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Originally posted by newcovenant
reply to post by NavyDoc
About a third of American benefited but your Pro-Reagan rant still overlooks the vast majority - 70% of Americans that saw nothing during the Bush years except their lives go downhill and their financial straights get worse. You present the upside and it was boom times for the stock market and people who'd invested but not for anyone else which if it matters was the MAJORITY OF AMERICANS.
Not-Quite-So-Good Times Off Wall Street
... the expansion of stockownership to nearly 30% of American households still left more than two-thirds of the country shut out of direct benefits from the great bull market of the Age of Reagan.
For the 70% of American households that still lacked any stake at all in the stock market, the Reagan economy was not quite so lustrous as it seemed to those enjoying the fruits of rising equity values.
Real wages, which had increased steadily from 1945 to 1972 but then stalled through the stagflation era, remained flat through the 1980s...
In short, the economic outlook for middle- and working-class families who depended on wages for their incomes was... worse than it had been during the 1950s and '60s.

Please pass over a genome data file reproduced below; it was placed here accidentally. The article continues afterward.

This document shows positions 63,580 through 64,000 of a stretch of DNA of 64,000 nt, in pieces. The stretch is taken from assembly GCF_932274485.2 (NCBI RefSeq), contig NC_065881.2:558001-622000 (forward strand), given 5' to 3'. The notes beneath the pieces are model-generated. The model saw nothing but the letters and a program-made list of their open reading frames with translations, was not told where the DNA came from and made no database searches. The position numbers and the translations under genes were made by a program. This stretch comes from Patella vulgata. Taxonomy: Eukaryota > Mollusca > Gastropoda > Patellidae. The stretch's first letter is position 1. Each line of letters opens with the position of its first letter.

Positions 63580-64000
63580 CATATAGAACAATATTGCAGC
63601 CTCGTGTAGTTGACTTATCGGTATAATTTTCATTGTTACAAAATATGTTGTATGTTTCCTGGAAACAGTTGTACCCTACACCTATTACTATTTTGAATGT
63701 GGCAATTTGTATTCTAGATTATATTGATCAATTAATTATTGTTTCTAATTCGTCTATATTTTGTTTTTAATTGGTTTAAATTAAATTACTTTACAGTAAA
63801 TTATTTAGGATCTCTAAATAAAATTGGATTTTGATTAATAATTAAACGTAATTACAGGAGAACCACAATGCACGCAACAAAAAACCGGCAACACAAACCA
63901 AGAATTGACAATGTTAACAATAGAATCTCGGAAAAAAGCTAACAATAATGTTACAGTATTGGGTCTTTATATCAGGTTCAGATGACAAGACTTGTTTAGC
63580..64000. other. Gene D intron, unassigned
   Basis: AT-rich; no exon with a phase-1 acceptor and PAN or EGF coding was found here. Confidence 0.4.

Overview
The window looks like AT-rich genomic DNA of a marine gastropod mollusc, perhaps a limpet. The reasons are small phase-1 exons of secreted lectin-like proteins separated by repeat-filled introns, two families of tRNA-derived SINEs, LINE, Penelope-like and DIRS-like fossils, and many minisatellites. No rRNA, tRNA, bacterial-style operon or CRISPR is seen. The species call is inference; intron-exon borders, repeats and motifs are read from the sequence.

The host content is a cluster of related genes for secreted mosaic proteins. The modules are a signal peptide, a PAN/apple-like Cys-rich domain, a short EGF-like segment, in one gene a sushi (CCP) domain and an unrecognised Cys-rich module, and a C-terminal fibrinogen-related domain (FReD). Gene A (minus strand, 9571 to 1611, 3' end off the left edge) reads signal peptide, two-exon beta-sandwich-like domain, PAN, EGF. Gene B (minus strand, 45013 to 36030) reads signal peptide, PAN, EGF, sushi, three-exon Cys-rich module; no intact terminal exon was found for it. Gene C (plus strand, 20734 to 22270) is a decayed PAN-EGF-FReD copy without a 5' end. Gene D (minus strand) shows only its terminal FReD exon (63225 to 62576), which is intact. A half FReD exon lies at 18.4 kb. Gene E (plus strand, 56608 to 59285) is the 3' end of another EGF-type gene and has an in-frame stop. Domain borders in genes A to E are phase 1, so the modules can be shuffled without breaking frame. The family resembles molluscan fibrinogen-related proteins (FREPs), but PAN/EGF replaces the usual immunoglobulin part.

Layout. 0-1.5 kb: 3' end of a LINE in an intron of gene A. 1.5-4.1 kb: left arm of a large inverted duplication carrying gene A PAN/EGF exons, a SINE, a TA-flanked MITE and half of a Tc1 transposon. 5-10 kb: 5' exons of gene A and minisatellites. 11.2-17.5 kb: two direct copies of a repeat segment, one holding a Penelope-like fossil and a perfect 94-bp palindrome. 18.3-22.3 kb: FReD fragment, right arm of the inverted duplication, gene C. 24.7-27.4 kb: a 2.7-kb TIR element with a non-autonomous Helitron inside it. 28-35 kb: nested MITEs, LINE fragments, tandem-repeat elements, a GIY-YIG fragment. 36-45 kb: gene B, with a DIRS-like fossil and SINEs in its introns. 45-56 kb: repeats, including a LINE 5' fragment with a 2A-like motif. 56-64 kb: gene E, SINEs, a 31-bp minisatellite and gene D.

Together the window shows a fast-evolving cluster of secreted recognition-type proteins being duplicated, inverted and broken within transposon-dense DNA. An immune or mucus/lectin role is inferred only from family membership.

The uneven distribution of benefits from the Reagan boom reflected a growing trend toward what has been called the "financialization" of the American economy.
As the financial sector displaced industrial manufacturing as the dominant economic force in American society, the gains from growth came to accrue almost entirely to those with major investments in the market, while individuals dependent solely upon wages and salaries found it harder and harder to get ahead.
During Ronald Reagan's presidency, the wealthiest one-fifth of American households (those who naturally owned the most stock) saw their incomes increase by 14%.
Meanwhile, the poorest one-fifth (who presumably owned no stock) endured an income decline of 24%, while the incomes of the middle three-fifths of American families stayed more or less flat.
This uneven pattern represented a marked departure from the earlier economic expansions of the 1940s, '50s, and '60s, which had generated smaller returns for investors but raised income levels across all classes of society.